It was 1968. The U.S. Open final lasted five sets. Arthur Ashe defeated Tom Okker to win our tennis championship at Forest Hills. I remember watching Arthur on television in that major like it was yesterday.
Arthur was an amazing man. His father in his hometown of Richmond was simply a handyman and a caretaker. His early life was challenging as an African American tennis player.
He seemed to face everything with equanimity whether it was the extraordinary 1975 Wimbledon final in which he defeated his strongly favored opponent, James Scott Connors, or the great strength he showed when advised he had AIDS, a death sentence at the time. As he understood, it was the result of a blood transfusion from his second cardiovascular surgery, having suffered a heart attack only four years after his Wimbledon victory.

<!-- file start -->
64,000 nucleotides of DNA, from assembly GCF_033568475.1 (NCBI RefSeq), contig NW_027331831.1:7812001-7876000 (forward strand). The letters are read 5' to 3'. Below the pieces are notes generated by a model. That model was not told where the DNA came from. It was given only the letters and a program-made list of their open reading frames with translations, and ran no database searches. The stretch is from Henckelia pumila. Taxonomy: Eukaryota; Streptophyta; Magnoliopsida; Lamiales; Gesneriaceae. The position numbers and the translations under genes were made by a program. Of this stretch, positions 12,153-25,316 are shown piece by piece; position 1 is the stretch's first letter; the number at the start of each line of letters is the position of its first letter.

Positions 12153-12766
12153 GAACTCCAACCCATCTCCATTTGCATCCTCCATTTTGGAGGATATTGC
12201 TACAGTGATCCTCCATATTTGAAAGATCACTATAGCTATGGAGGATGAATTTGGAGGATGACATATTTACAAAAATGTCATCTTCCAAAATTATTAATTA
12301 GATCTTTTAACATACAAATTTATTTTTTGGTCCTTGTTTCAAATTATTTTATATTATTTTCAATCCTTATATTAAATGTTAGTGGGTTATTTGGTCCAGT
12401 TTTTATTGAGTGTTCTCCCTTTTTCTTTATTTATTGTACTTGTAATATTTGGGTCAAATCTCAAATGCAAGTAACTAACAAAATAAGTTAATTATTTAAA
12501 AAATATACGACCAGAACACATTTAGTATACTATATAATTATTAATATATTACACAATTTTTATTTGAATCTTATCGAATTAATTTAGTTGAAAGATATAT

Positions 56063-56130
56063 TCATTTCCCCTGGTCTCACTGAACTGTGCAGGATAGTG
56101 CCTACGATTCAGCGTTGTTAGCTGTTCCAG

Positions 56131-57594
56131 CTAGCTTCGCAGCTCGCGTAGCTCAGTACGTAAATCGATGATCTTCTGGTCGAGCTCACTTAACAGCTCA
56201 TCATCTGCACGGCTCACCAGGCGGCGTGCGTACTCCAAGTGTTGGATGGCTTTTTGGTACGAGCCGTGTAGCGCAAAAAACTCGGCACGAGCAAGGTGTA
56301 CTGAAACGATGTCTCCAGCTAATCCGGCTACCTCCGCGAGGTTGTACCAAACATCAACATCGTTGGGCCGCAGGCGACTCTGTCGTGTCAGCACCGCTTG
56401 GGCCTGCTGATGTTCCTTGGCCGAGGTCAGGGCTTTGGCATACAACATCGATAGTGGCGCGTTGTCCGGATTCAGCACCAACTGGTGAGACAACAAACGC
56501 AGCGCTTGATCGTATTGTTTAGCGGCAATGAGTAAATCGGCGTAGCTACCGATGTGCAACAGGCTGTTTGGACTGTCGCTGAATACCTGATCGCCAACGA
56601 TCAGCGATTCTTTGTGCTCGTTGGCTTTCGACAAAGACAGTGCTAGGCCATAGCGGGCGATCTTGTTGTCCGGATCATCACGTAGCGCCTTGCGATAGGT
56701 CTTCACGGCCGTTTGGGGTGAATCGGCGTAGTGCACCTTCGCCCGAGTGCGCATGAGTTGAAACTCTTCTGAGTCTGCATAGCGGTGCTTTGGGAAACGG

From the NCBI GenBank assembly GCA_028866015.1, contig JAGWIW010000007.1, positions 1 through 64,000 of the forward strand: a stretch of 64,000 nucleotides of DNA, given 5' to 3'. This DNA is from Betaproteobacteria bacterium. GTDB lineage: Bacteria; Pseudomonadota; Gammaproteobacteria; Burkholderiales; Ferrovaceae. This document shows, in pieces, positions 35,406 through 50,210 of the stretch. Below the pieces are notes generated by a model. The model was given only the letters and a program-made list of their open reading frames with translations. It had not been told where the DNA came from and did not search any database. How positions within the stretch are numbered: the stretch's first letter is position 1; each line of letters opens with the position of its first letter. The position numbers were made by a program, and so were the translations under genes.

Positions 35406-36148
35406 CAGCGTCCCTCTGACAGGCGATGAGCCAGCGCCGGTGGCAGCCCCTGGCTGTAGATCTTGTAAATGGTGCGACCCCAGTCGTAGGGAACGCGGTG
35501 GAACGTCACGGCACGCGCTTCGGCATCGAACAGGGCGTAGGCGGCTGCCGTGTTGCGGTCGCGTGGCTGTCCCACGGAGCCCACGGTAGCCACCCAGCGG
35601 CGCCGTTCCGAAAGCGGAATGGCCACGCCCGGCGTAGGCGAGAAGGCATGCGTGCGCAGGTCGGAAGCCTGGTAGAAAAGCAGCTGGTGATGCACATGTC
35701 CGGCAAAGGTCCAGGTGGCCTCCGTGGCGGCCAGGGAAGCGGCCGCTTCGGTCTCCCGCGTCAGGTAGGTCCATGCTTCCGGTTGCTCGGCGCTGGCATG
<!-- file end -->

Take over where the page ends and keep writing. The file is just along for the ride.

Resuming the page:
Arthur defined sportsmanship, humility and grace. It was only fitting that the world’s largest tennis stadium, where grand slam finals occur yearly, was named in his honor. As long as underprivileged American children are falling in love with the game and aiming at stardom, the name Arthur Ashe will be on their lips.
H. Robert Rubin, best-selling, Amazon memoirist and author of LookBackwardAngel, How Did I Get Through This? and Please Save the Third Dance for Me, all available on Amazon.